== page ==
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Lewiston shooting commission granted subpoena power

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Lewiston shooting commission granted subpoena power

Feb 13, 2024 | 1:47 pm ET
By Emma Davis
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Lewiston shooting commission granted subpoena power
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Gov. Janet Mills speaks at an Oct. 26 press conference about the mass shooting in Lewiston, Maine. (Emma Davis/ Maine Morning Star)

Gov. Janet Mills signed legislation granting subpoena power to the Independent Commission to Investigate the Facts of the Tragedy in Lewiston on Tuesday, after both chambers of the Legislature unanimously approved the proposal. 

Some people have refused to voluntarily appear before the commission, the commission executive director Anne Jordan told the Legislature during a hearing last month. “It is actively needed,” Jordan said of subpoena power.  

The commission gained that authority immediately upon Mills signing the bipartisan measure on Tuesday, after it earned two-thirds support from each chamber to be enacted as an emergency measure.

The commission, established by Mills and Attorney General Aaron Frey in November, has met publicly four times so far. Commissioners have interviewed law enforcement officers about their interactions with Robert Card before he killed 18 people and injured 13 on Oct. 25. The commission has also heard from family members of the victims.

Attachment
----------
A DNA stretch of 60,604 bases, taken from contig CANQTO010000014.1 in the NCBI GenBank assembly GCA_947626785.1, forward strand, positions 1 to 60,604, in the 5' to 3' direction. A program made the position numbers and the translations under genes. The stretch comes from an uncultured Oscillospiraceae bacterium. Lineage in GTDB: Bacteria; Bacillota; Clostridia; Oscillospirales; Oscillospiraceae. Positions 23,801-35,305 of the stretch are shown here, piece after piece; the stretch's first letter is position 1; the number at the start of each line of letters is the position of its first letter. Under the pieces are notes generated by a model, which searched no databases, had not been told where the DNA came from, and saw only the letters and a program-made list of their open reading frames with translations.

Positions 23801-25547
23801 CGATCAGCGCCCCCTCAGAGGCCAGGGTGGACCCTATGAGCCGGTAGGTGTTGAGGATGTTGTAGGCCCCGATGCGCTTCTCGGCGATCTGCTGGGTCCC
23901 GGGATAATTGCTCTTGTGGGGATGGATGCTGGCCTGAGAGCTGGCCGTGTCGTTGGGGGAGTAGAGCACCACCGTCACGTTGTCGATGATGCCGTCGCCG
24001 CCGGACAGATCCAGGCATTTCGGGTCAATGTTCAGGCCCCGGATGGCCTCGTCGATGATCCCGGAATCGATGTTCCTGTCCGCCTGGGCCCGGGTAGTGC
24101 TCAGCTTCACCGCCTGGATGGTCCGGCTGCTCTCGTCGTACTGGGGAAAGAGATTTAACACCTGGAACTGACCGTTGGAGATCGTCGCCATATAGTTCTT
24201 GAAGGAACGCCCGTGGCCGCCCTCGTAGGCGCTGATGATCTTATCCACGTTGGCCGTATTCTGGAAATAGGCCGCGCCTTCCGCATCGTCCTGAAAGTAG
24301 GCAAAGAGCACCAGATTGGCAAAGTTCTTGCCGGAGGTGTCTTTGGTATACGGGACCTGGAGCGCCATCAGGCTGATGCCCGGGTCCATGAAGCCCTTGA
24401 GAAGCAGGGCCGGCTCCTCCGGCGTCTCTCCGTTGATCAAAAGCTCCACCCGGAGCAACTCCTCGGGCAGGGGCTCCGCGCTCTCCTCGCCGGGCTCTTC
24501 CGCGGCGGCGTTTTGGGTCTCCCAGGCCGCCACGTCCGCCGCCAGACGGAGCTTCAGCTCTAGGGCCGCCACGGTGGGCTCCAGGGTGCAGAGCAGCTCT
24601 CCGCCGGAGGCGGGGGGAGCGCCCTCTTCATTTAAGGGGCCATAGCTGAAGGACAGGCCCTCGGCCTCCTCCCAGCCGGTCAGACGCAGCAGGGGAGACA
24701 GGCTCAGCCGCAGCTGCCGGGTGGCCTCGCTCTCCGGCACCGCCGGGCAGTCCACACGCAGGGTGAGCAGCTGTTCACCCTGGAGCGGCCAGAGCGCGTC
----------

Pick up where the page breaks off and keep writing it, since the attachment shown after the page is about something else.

During the commission’s first meeting in November, it requested that Mills and Frey introduce legislation providing the commission subpoena power, an ask that state officials swiftly followed through on. The legislation was sponsored by Maine’s legislative leaders: House Speaker Rachel Talbot Ross (D-Portland), Senate President Troy Jackson (D-Aroostook), Senate Minority Leader Trey Stewart (R-Aroostook) and House Minority Leader Rep. Billy Bob Faulkingham (R-Winter Harbor).

“I thank the Legislature for working with the Attorney General and me to deliver the Independent Commission the authority it needs to conduct a thorough examination of the facts surrounding the tragedy in Lewiston,” Mills wrote in a statement. 

The commission is next scheduled to meet on Thursday, when its seven members will be questioning Maine State Police. The commission is then scheduled to question members of the U.S. Army during its final meeting on March 7.